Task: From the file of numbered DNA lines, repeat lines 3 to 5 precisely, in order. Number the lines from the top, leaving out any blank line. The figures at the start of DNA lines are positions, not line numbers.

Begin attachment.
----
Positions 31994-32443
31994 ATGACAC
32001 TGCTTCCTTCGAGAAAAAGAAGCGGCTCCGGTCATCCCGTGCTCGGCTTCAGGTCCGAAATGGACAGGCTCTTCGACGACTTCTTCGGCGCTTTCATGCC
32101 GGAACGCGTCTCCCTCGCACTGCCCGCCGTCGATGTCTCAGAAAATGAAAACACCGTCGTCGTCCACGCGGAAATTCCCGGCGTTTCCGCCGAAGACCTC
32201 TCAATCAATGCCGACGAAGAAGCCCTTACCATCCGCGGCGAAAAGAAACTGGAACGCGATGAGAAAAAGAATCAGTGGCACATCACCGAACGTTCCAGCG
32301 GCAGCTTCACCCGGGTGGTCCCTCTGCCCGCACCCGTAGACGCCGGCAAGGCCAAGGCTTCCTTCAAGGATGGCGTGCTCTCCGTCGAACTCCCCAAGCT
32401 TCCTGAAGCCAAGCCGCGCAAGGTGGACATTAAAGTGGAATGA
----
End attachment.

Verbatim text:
32001 TGCTTCCTTCGAGAAAAAGAAGCGGCTCCGGTCATCCCGTGCTCGGCTTCAGGTCCGAAATGGACAGGCTCTTCGACGACTTCTTCGGCGCTTTCATGCC
32101 GGAACGCGTCTCCCTCGCACTGCCCGCCGTCGATGTCTCAGAAAATGAAAACACCGTCGTCGTCCACGCGGAAATTCCCGGCGTTTCCGCCGAAGACCTC
32201 TCAATCAATGCCGACGAAGAAGCCCTTACCATCCGCGGCGAAAAGAAACTGGAACGCGATGAGAAAAAGAATCAGTGGCACATCACCGAACGTTCCAGCG